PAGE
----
Among those who inspire him, Const. Brian Hunter lists Willem de Kooning, not Frank Serpico. De Kooning was a Dutch abstract expressionist, while Serpico is a former New York City police officer who blew the whistle on corruption in the force.
Hunter, 33, graduated from Concordia University with a degree in fine arts in 2007 and joined the WPS last February, only a few months removed from winning the $25,000 RBC Canadian Painting Competition. He’s currently on holiday from the force, doing a two-week residency at the Plug In gallery in downtown Winnipeg.
In May, two of his co-workers helped set up an exhibition of his works after their shift ended. One piece was a sculpture made of interlocking doors, which represented the feeling of entering a person’s home as a cop. Another was a painting of police notebooks, which Hunter filmed himself creating in full uniform, narrating each brush stroke — Bob Ross with a badge.
Police work is his day job, but art remains his primary passion. When he heard about Patterson’s project, he jumped at it. "It was the first opportunity that’s presented itself from the police where my art is an asset," he says.
He was excited to explore policing through the lens of art, but understood it could be difficult to connect with participants given the general perception of officers. "Through the art, we get to peel away those layers."
The project culminates today with an exhibition at Portage Place’s Edmonton Court. In total, about six WPS officers and seven youth produced final pieces.
Two of the youngest participants, a pair of 14-year-old girls, wrote a comic book abointeractions with police. Marriott made a timeline of his relationship with the police, illustrated through a painted alleyway.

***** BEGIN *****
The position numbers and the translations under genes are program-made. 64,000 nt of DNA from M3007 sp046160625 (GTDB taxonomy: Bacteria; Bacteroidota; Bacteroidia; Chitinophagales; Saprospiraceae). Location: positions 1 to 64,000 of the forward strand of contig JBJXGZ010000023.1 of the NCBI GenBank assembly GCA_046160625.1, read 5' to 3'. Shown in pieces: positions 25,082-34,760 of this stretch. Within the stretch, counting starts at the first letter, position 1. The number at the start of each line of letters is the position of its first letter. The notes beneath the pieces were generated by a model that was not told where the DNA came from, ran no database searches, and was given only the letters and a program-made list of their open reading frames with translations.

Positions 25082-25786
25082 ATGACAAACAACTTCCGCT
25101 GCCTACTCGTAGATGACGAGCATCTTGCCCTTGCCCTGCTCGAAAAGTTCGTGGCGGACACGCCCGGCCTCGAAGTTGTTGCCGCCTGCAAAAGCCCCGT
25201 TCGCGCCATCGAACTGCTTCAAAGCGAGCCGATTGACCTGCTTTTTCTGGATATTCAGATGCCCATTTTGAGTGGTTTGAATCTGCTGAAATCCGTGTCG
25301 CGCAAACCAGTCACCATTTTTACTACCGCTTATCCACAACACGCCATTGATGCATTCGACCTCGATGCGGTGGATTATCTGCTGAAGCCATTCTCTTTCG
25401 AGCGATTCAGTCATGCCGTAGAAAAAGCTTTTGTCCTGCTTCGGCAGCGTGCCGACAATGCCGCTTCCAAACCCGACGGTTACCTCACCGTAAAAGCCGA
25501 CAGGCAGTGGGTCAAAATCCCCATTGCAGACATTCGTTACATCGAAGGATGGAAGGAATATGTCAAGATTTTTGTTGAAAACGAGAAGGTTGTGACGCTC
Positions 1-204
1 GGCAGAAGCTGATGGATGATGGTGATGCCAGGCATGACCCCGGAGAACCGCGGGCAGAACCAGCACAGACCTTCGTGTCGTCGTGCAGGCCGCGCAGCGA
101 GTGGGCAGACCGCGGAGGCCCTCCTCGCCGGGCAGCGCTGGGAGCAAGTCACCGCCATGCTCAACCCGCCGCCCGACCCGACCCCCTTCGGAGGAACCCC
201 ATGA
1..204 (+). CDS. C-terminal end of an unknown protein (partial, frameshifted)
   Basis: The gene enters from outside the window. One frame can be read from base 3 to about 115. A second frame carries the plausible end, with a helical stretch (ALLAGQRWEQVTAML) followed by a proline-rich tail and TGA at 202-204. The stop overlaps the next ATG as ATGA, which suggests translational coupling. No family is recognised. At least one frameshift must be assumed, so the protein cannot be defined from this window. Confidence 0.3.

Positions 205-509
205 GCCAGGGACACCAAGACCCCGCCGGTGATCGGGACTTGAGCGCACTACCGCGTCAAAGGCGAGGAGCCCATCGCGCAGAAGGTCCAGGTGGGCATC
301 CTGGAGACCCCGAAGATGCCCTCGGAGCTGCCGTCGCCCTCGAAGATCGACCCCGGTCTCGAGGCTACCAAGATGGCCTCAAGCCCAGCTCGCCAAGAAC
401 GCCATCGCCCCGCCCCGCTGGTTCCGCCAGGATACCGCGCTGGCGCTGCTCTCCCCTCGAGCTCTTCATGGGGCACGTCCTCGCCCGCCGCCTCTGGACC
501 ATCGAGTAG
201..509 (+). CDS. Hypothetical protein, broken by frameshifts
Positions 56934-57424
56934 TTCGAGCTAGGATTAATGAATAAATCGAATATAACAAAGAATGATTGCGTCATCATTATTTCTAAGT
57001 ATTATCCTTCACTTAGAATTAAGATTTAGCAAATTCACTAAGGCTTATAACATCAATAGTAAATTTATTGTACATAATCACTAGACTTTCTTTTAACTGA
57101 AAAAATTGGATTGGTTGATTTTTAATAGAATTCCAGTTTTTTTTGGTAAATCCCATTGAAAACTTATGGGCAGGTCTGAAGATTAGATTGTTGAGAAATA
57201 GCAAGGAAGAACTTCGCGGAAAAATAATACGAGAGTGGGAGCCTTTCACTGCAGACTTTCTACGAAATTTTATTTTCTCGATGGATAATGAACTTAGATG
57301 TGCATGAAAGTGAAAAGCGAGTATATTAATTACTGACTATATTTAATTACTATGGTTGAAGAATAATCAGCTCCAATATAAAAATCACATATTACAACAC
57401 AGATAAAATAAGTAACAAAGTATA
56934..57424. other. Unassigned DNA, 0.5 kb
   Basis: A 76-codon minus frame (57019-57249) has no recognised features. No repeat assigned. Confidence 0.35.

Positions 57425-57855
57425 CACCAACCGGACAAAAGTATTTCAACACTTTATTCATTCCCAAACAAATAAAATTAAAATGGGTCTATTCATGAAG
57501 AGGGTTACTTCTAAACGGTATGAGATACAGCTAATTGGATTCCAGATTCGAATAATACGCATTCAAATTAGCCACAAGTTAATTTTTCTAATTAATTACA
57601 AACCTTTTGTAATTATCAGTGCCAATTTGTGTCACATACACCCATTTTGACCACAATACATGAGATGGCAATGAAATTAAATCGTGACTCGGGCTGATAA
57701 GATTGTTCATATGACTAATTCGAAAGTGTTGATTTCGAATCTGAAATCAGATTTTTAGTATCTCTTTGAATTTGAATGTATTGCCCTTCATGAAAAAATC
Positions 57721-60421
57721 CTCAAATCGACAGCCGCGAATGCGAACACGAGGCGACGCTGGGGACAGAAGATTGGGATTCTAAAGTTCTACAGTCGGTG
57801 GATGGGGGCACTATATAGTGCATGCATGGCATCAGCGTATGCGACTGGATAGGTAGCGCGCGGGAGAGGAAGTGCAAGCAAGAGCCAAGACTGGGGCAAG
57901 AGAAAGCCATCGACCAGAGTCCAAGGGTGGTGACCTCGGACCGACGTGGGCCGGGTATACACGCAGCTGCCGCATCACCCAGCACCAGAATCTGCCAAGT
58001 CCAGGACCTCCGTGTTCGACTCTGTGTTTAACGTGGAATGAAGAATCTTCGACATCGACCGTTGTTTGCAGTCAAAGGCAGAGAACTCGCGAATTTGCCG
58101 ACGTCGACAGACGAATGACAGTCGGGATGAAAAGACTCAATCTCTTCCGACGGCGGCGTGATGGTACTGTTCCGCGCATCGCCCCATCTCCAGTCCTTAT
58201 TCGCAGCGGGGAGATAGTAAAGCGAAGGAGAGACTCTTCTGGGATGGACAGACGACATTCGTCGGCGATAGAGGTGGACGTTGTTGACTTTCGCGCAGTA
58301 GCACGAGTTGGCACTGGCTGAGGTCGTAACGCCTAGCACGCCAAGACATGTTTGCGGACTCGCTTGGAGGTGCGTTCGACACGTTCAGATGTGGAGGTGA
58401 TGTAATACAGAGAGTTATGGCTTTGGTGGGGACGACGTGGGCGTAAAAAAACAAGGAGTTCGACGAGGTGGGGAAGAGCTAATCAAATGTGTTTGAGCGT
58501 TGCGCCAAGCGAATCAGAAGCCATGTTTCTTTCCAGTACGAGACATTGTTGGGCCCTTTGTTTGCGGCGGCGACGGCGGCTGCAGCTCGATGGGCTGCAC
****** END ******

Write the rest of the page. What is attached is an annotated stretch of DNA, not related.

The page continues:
Balkarain wrote and produced a rap, featuring sirens and re-enacted phone calls with officers. His song doesn’t have a title and it’s not mastered. It’s imperfect, which Balkarain says is purposeful.
Hunter made a painting of a collage the participants helped to create. Patterson drew an officer after a long shift, called Yearning to Forget.
Neufeld, who spent years on child-abuse and missing-persons units, took photos of places that represented difficult situations officers are often in.
Wilson hopes the project helped dispel myths police may have about the youth who go to the gallery, and challenged the perception some youth may have about police. It’s not about suppressing crime, he says. It’s about connecting people and breaking a cycle of mistrust, something the police have been working to do for years.
"We need a police service that will be strong," he says. "But we also need a police service that has compassion. The fact that the police have people like (Hunter, Neufeld and Patterson) gives me great hope."
During the project, Marriott, who is Indigenous, became less skeptical.
"(The officers) don’t act like police, they act like citizens," he says. "These certain officers, if they saw me on the street, they wouldn’t be prejudiced, because they got to know me without their uniform."
"I’d never had an experience like that in my life," says Balkarain, who works as a behaviour manager at Studio 393. "Being in the same room as them was definitely a step in a better direction."